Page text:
Lesperance appears to be taking the counsel of Don Alt, a local cowboy outlaw and liar who has on various occasions claims to own much of the eastern Virginia Range, regardless as to the fact that his claimed properties include public lands and sections owned by other individuals and entities.
The following news article appeared in the region's newspapers. Locals were astounded by both the number and depth of false statements that the article contained. Here is a reprint of an article that appeared in the Reno Gazette-Journal on April 11. These purported facts will be addressed point by point further on in this article.
NO MONEY TO FEED NAVADAS WILD HORSES
CARSON CITY (AP) Nevadas new Agriculture Department director says the state cant afford to buy hay to feed stray horses, although many of them may be starving in mountains near Virginia City.
Director Tony Lesperance also says that while people refer to about 200 horses in the Virginia Range as wild, they're mainly stray horses set free by their owners.
Lesperance told the Legislatures Interim Finance Committee that he will come up with a plan to remove many of the horses.
I am far more concerned about the decline of the Virginia Range as an environmentalist than I am concerned about those horses, he said Wednesday. There is a total loss of forage.
A 1997 law gave the Agriculture Department responsibility for managing the horses wandering the Virginia Range, mountains that run from near Dayton past Virginia City and the south edge of Reno. The stray horses run on state or private land. The U.S. Bureau of Land Management oversees wild horses on federal lands.
Assemblyman Tom Grady, R-Yerington, said he has been getting calls from people concerned about starving horses.
There are over 1,200 horses up there now and no feed for them, Grady said. Where are you going to get the money to buy hay for them?
Lesperance and Deputy Agriculture Director Rick Gimlin said it is not their intention to buy hay for horses. It costs about $4.60 a day to buy hay to feed horses, according to estimates made by the Agriculture Department in January.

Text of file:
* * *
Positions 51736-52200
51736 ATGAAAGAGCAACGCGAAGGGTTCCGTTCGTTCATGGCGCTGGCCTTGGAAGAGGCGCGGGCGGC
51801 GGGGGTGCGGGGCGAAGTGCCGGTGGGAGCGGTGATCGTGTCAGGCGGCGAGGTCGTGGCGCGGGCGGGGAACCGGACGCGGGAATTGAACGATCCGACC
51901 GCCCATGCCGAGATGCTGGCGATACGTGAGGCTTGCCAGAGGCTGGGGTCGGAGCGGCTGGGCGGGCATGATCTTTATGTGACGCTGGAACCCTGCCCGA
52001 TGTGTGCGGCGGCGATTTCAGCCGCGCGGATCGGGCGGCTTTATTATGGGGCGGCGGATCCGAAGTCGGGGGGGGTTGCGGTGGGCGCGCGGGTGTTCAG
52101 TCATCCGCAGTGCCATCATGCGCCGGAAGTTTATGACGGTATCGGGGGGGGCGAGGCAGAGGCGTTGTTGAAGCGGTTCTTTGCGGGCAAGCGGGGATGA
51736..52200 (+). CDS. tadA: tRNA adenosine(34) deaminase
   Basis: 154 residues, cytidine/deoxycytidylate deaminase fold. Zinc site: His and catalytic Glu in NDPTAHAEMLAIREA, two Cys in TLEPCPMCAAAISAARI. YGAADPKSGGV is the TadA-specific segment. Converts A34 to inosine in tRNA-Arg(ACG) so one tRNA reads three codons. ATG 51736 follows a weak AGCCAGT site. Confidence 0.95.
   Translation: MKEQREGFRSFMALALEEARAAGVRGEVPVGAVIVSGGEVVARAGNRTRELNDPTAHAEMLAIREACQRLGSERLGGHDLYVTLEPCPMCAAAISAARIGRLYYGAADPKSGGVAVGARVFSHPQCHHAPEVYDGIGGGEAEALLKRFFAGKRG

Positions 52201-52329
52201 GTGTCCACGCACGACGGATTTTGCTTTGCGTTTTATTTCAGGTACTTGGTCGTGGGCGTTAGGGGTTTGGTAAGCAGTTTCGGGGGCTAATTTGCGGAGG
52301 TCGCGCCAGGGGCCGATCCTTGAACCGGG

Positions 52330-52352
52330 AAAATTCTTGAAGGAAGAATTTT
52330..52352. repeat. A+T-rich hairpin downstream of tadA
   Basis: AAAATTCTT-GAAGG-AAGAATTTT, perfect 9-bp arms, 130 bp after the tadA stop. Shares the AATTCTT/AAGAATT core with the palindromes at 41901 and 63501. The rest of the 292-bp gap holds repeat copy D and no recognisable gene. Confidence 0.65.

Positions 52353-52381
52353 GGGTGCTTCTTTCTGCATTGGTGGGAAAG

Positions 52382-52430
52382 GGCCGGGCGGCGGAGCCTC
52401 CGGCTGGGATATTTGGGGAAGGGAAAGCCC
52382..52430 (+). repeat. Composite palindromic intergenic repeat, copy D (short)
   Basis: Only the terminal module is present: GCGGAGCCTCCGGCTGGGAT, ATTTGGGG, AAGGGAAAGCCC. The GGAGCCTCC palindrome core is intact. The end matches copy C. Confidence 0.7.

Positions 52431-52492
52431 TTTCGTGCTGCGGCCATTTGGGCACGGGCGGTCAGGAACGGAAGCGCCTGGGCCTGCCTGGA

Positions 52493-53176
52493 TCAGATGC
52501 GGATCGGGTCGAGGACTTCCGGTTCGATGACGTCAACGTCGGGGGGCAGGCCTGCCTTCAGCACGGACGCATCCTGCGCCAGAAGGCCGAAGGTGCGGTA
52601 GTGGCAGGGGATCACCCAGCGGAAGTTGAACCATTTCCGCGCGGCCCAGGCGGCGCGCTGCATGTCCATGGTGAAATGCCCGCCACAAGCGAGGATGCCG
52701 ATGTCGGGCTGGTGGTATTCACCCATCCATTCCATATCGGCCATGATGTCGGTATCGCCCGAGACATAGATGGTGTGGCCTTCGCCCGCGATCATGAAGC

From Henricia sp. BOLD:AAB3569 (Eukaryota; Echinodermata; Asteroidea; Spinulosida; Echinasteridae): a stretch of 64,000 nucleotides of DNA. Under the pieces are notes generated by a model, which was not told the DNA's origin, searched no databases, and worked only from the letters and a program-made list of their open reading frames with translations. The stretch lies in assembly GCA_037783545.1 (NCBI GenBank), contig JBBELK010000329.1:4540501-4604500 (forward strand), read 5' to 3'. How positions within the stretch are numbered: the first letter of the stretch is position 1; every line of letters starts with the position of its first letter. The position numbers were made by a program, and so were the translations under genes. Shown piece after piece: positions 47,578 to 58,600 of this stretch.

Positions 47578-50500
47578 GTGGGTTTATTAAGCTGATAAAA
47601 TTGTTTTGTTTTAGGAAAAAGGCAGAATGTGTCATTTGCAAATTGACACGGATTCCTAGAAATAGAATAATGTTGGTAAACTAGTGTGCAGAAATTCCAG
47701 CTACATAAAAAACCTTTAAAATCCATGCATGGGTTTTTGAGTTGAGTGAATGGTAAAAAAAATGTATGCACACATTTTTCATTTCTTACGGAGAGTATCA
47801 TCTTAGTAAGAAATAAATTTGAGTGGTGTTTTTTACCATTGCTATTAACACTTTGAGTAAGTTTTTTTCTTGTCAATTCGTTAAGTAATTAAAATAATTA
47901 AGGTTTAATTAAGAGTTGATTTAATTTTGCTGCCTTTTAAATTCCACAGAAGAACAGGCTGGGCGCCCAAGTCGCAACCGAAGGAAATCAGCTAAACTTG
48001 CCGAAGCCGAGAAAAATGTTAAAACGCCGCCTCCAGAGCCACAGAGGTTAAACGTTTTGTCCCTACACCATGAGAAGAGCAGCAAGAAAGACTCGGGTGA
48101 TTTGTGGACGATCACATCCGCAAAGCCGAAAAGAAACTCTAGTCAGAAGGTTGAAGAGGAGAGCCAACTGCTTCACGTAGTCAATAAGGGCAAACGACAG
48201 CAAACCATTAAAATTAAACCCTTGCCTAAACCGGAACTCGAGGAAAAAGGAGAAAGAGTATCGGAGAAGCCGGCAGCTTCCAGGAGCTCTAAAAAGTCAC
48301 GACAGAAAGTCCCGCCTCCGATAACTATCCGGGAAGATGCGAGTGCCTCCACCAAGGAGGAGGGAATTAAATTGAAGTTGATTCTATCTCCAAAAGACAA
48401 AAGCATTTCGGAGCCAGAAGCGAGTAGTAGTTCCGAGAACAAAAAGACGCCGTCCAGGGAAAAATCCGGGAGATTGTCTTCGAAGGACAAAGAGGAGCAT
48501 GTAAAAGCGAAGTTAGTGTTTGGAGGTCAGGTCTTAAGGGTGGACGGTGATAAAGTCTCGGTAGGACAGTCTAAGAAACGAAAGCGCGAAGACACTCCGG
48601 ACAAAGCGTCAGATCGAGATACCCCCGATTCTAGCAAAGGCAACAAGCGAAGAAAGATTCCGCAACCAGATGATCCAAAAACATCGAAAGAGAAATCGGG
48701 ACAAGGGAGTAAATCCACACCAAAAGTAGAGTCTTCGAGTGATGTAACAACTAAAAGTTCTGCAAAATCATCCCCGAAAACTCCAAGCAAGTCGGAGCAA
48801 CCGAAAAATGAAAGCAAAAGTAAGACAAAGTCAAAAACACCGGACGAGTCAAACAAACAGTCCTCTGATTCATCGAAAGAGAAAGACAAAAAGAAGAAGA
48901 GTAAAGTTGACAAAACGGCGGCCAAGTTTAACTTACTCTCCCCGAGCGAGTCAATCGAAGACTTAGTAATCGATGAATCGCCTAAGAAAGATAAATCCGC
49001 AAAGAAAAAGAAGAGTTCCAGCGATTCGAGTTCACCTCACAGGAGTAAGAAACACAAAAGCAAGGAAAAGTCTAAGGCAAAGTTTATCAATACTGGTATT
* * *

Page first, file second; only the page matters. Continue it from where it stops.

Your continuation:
It is a serious, serious problem. It is going to be dealt with, Lesperance said. We are going to bring the number of horses down as rapidly as we can.
He gave no indication on what plan for managing the horses he is considering, although he did say there is little public demand for adopting the horses.
In material given the committee, Agriculture Department representatives said they are concerned there would be picketing and demonstrations if they tried to auction off stray horses.
PLEASE sign this petition to tell Mr. Lesperance and the rest of the Nevada Agricultural Department, the Nevada Govenor and anyone else who will listen, the Ag Reps are right, ....there WILL be MUCH "pickiting & Demonstrations" if Nevadas Herds arent preserved and perserved PROPERLY. Let the beaurocrats know that Americans WILL NOT sit still while our wild horse herds are being declimated.
Just Say NO to Declaimation! Just say NO to NO MORE LIES! The horses are not a threat to the environment! You are using that for an excuse to get the wild horses off the range. The American Horse-Loving Community wont stand for it!
Horse-lovers, humanitarians, fair-minded people all over the world, look what they are doing to our American Wild Horses! Are we "OK" with this? I think NOT! Make your voices heard now! Sign the petition and make the calls. The Nevada horses need us now more than ever!
Here are the numbers to call:
Gov. Gibbons (775) 684-5670
Nev. Dept. of Agriculture: (775) 688-1180
Tell them WILD HORSE ANNIE & LEO HEIL told you to call!
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